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Last modified: 28 Jun 2018 10:27

Course Overview

How “real” is reality? Where does knowledge come from? How does the mind relate to the world? This course introduces two approaches to answering these questions: rationalism and empiricism. Through reading Rene Descartes’ Meditations on First Philosophy, we learn about Descartes’ rationalist approach to knowledge, reality, mind-body dualism, and God’s necessary existence. Through David Hume’s Enquiry Concerning Human Understanding we see how Hume grounds knowledge in experience. We read Hume on impressions and ideas, induction, causality, and miracles. We critically compare and examine Descartes’ and Hume’s arguments by drawing on their readers and critics. 

Course Details

Study Type Undergraduate Level 1
Session Second Sub Session Credit Points 15 credits (7.5 ECTS credits)
Campus None. Sustained Study No
  • Dr Beth Lord

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Course Description

The course introduces rationalism and empiricism as two major systems of thought taking different approaches to the same question: how does the mind relate to the world? Students will first learn about 17th century rationalism by focusing on Rene Descartes' Meditations on First Philosophy. Through this text, students will learn about rationalist approaches to knowledge and reality, and about specific topics in Descartes' philosophy including the method of doubt, the mind-body problem, and arguments for the existence of the self, God, and the world. We will then turn to David Hume's Enquiry Concerning Human Understanding as the key text of 18th century empiricism. Through this text, students will learn how empiricist philosophers criticized rationalism, and turned instead to experience to provide a foundation for knowledge. We will look at Hume's distinction between impressions and ideas, the problem of induction, his account of causality, and his critique of miracles. Other rationalist and empiricist philosophers will also be introduced to provide context.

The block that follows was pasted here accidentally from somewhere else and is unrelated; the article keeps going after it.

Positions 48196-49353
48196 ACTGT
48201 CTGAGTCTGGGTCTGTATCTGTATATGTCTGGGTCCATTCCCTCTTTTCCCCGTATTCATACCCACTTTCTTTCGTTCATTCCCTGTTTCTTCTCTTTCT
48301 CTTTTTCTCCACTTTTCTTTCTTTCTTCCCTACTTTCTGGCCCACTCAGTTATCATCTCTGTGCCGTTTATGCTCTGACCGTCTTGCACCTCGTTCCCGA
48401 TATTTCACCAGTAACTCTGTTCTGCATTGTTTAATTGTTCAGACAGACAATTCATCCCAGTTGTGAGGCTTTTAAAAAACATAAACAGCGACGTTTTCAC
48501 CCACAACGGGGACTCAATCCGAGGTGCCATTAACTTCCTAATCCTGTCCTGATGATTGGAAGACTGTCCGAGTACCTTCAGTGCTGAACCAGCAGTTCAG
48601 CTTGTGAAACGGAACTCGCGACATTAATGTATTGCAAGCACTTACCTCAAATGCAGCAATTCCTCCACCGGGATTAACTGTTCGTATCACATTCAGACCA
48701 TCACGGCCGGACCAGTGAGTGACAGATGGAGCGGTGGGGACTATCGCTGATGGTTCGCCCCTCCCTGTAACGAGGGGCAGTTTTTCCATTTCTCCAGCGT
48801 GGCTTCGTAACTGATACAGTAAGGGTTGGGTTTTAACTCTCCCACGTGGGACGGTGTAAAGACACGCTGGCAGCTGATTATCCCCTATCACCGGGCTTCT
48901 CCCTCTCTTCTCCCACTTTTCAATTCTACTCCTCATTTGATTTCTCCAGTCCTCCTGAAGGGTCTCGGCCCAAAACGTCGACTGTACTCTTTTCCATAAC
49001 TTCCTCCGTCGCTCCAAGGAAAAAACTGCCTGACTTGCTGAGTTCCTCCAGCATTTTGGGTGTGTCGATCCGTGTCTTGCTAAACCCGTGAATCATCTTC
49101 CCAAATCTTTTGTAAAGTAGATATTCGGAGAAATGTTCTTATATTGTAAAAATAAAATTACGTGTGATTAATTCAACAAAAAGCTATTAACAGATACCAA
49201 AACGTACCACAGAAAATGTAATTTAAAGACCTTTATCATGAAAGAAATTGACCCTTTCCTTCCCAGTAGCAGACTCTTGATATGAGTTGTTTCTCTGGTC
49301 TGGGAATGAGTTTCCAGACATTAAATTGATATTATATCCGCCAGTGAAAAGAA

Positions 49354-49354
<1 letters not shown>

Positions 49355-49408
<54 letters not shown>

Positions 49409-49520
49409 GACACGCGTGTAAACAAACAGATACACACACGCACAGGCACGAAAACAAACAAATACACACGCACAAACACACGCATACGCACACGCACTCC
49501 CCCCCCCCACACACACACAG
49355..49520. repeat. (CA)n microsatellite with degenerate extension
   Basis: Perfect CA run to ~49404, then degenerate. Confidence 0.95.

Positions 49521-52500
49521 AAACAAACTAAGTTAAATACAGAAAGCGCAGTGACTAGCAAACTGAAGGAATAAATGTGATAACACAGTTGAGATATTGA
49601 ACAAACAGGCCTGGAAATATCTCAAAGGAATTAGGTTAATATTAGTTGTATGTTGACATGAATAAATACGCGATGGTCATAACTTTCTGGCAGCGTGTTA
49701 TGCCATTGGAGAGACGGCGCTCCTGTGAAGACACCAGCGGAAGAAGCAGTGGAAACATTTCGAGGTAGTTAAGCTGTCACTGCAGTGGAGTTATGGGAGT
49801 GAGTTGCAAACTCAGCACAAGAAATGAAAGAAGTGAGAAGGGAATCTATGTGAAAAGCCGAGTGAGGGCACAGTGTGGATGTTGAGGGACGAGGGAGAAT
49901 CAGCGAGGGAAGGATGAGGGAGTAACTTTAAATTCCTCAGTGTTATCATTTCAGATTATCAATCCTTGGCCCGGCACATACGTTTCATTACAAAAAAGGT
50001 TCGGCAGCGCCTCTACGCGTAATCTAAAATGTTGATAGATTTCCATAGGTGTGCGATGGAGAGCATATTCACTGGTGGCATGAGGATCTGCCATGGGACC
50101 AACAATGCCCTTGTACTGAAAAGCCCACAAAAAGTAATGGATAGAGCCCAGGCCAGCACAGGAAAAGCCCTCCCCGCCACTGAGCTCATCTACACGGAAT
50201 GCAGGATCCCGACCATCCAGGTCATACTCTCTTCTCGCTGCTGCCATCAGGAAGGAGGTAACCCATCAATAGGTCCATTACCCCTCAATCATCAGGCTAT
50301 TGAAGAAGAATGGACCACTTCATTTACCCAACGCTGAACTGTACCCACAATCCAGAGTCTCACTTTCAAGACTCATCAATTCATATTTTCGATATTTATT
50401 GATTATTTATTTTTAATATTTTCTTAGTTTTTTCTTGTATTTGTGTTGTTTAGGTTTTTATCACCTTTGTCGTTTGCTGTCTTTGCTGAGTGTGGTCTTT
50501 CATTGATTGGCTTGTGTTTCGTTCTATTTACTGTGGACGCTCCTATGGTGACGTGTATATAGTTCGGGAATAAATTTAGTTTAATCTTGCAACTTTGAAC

Contact Teaching Time

Information on contact teaching time is available from the course guide.

Teaching Breakdown

More Information about Week Numbers

Summative Assessments

1st Attempt: one 1500 word essay (50%) and one two-hour written examination (50%) Resit: one 1500 word essay (100%) In line with School Policy, failure to submit a component piece of assessed work, or submitting a token piece, will result in the withdrawal of the class certificate (students are not eligible for resit).

Formative Assessment

Feedback on essays; individually arranged conversations during office hours/by appointment; feedback on in-class presentations


Written on essay and marking sheet; office hours/appointment; peer questions and comments during in-class presentations

Course Learning Outcomes


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